‘Game Of Thrones’: all eight seasons ranked from worst to best

Yes, we know, you didn't like THAT one...

It’s been 10 years since the characters of George R.R. Martin’s fantasy epic moved out of bookstores and onto HBO film lots. During the show’s eight season run, we were entertained, thrilled, and in truth, sometimes infuriated. Thankfully, few series have concluded with a Change.org petition circulating the internet demanding the final season be reshot.

But while the show suffered from a disappointing climax (sorry, Grey Worm) there was so much awesomeness that came first. What better time than now to rank all of the Game Of Thrones seasons, from worst to best. Let’s get the former out of the way first…

Worst: Season eight

When viewers spotted an errant Starbucks-branded cup of coffee in ‘The Last Of The Starks’, it didn’t just feel like a rare mistake made by the show’s otherwise stellar production team, but a metaphor for the whole sorry season. The final episodes are just so damn frantic. The details are lost in the bravado of it all. Gone is the commitment to world-building lore, in its place a succession of blockbuster moments – a bit like Michael Bay directing The Lord Of The Rings. Of all the main players, Daenerys – previously empathetic and thoughtful, now a one note mad queen – was done the dirtiest by Thrones‘ crazed rush to wrap things up. Bet the barista didn’t spell her name right on the cup either…

How rad are the dragons? Drogon incinerating King’s Landing was rushed but awesome. Check out the version on YouTube synced to Metallica’s ‘For Whom The Bell Tolls’ for maximum thrills.

Season seven

In truth, the race to the end – and the compromises to storytelling that came with it – started a season prior. There is much to like about the show’s penultimate run; Littlefinger gets his comeuppance, there is redemption for Theon Greyjoy, a zombie dragon, and get in, Hot Pie is back! But the pace of the thing is often vertigo-inducing. Seven episodes instead of the usual 10 didn’t help – and the less said about Ed Sheeran’s cameo, the better. Some fans claim it was the showrunners largely flying blind, with the writing now exclusively adapting George R.R. Martin’s ideas and not his written word, that did for the story. But what do they know?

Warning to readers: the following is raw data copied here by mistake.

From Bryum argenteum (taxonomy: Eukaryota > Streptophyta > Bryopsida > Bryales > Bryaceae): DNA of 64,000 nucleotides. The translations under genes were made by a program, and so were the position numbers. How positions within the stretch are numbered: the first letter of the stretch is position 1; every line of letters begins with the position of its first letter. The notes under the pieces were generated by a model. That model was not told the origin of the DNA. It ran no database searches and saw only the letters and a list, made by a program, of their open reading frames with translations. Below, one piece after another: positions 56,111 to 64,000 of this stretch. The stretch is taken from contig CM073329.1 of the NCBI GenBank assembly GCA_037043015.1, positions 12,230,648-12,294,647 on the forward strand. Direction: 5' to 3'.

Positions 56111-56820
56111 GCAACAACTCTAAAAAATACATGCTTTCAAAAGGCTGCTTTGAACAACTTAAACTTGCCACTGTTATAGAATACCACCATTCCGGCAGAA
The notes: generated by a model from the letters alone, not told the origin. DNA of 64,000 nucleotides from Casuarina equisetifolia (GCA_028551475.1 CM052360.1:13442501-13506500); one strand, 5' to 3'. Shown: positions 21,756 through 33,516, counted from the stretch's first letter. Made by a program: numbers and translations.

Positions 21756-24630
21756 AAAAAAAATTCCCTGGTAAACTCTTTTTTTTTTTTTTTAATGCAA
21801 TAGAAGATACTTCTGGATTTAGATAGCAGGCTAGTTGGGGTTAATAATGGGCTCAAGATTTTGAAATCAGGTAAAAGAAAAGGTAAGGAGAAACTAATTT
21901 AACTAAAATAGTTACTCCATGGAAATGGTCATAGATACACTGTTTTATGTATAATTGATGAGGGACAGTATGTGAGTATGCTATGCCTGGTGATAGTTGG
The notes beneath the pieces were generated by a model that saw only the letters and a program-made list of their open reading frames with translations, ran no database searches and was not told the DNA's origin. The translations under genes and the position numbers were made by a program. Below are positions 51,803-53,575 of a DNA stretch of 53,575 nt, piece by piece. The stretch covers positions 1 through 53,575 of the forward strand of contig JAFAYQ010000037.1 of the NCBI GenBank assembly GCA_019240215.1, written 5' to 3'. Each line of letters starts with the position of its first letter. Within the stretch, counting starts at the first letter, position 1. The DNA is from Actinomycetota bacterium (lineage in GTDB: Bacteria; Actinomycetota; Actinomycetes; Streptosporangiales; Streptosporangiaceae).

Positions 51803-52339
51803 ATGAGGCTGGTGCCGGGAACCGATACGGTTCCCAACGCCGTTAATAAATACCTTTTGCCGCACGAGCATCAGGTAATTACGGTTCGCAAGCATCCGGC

How rad are the dragons? Randyll and Dickon Tarly aren’t fans.

Season five

Season five’s failings are amplified by coming hot on the heels of the show’s best instalment. It’s frequently very good television – just not great TV like the 10 episodes that came prior. Not only that, but as the show dials up its pace in its final two seasons, it’s hard not to look back on season five and think of all the time we spent pissing around in Essos and Dorne. There is also a lot of misogynist sludge too. Shireen is burned alive, Sansa is raped, while Cersei is forced to walk naked through the streets of King’s Landing under a hail of spit and abuse. It was as if Ramsay Bolton had joined the writing team.

How rad are the dragons? Ask the children of Meereen, we hear they’ve got a thing or two to say about Daenerys.


Season six

We’re approaching Game Of Thrones’ best era – but first the Three-Eyed fucking Raven. For its largest part, season six is remarkable TV. Now resurrected by Lady Melisandre, the heroic Jon Snow becomes the focal point of the show, providing an anchor to the widescreen storytelling absent ever since his dad’s head was severed from his body. And Sansa, after being put through the ringer since the moment she first appeared on screen, gets into My Chemical Romance (maybe) and becomes the shitkicking goth queen we never knew she could be. The death of Hodor is one of the show’s most emotionally wounding moments and the death of Ramsay as satisfying as you’d hope it might be. But Bran Stark, coming on like every ’90s indie kid moments after smoking their first spliff, for hours on end? That shit dragged.